Capturing the intimate transition of drag performers

HUCK meets artist Holly Revell, whose latest project, Transformations, captures the intimate transition of drag performers back to their original selves.

Drag performers are notorious for their confidence and extravagance – to be shocking and push boundaries is often the order of the day. Holly Revell, a London based performer and artist, wanted to find out and expose what lies beneath the layers of makeup and bravado.

With a background in fine art, one of Holly’s first installations was the somewhat notorious “Darkroom”, a project that created dark spaces in galleries, bars and clubs, that allowed audiences to make their own long exposure images, reminiscent of dark rooms in gay clubs. “It ended up quite raunchy”, smiles Holly, as we take a seat in London’s Lime Wharf exhibition space, where her latest works are on show. “I started getting to know performers on the scene, spending time with these performers and artists.”

Ginger Johnson/Donald - 306 seconds

Ginger Johnson/Donald – 306 seconds

Through her work, and love of all things drag, Holly ended up spending time with London’s drag queens backstage, bering witness to their transformations from glistening and outrageous characters, to the individuals she grew to know and love. “At the end of the night it always surprised me how quickly all those layers came off, the baby wipes come out, and suddenly the character vanishes.” She was inspired, and wanted to shoot.


Dr Sharon Husbands/Justin – 277 seconds

Her latest series of work, Transformations, captures this transition, but also the moments in between. Shot with a long exposure, ranging from two to twenty minutes, – the subject getting hastily changed in the dark midway through. It’s invisible, but the pictures capture that time in between. The whole image is created at once, no photoshopping or green screens – it’s an authenticity that Holly felt was vital. “We’re working in a darkened room, locking the camera open and using hand held lights to pick what we illuminate. They can take as long as they like, but whatever is illuminated will be seen.”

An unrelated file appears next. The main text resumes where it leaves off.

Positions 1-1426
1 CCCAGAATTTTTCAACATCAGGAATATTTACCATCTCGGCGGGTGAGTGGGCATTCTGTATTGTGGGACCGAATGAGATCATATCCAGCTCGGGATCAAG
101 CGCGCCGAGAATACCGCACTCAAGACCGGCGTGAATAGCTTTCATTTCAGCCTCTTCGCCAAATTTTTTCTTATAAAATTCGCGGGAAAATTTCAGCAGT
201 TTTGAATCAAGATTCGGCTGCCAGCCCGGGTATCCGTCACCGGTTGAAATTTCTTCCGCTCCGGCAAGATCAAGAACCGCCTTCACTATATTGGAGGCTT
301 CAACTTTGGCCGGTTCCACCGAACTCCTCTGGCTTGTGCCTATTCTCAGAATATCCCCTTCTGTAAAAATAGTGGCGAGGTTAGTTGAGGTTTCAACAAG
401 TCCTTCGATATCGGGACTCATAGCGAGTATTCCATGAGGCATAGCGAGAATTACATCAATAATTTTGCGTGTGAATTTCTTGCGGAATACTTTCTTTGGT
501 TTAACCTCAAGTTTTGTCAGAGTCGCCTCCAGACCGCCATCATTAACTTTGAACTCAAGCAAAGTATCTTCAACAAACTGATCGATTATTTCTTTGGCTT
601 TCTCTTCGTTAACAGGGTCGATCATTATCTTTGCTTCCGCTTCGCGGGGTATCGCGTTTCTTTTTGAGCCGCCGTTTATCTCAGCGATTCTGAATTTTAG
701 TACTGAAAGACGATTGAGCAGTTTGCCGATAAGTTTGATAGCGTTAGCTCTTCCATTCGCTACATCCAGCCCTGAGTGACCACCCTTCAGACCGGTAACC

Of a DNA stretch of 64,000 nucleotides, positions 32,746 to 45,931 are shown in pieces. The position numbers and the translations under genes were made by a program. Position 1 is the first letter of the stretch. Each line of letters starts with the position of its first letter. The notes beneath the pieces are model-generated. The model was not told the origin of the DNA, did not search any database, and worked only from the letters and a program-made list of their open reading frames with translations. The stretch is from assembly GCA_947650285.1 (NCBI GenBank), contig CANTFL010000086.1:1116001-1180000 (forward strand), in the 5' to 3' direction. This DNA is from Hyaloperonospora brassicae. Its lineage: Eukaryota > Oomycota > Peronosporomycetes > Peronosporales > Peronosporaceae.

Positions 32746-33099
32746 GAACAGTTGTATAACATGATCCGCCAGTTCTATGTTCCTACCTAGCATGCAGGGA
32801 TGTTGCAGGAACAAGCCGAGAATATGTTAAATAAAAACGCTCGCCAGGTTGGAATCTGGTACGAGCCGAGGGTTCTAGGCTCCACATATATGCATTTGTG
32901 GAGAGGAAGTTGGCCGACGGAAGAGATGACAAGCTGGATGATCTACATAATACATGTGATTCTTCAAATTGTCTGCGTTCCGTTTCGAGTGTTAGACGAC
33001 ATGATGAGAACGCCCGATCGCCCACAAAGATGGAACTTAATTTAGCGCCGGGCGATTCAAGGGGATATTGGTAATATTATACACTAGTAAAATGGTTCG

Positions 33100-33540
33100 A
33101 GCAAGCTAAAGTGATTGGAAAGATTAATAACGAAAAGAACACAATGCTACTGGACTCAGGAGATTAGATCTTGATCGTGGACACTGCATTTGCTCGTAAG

Scottee/Scott - 297 seconds

Scottee/Scott – 297 seconds

It’s a risky approach for a photographer; subjects can take hours to get ready, and the lengthy exposure time tops this up. In short you’ve got just one shot.

The technique adds a sense of haunting beauty – stray streaks of light dot the foreground, while there’s blurred, translucent quality to some of the work. “It’s reflective of the transience of the performed character”, suggests Holly, “while also exploring the distinctions between the two facets of the subjects, and how they interact day to day.”

David Hoyle/David - 1258 seconds

David Hoyle/David – 1258 seconds

“Spending time with these performers during the shoot I would also have time to delve deep into the personal, while my subjects got ready I’d explore their relationship with the persona they create, how they portray each side of themselves,” Holly tells me, as we walk slowly around the exhibition. Looking closely at the portraits it’s clear the images echo post- performance emotion and fatigue, revealing the bodies which support their queens and the traces left behind post-drag.

Fabulous Russella/Russell - 245 seconds

Fabulous Russella/Russell – 245 seconds

She didn’t just form emotional ties, the reality of shooting with long exposure requires a level of physical intimacy too. “I almost have to climb onto and over them for lighting”, she laughs, “I got as close as I can to the things I admire.”

Jacqui Potato/Julian - 367 seconds

Jacqui Potato/Julian – 367 seconds

The exhibition will run from Wednesday the 9th March until Friday the 1st April at Lime Wharf, Vyner Street, E2 9DJ, London.

For more information about the project and prices, get in touch with Holly here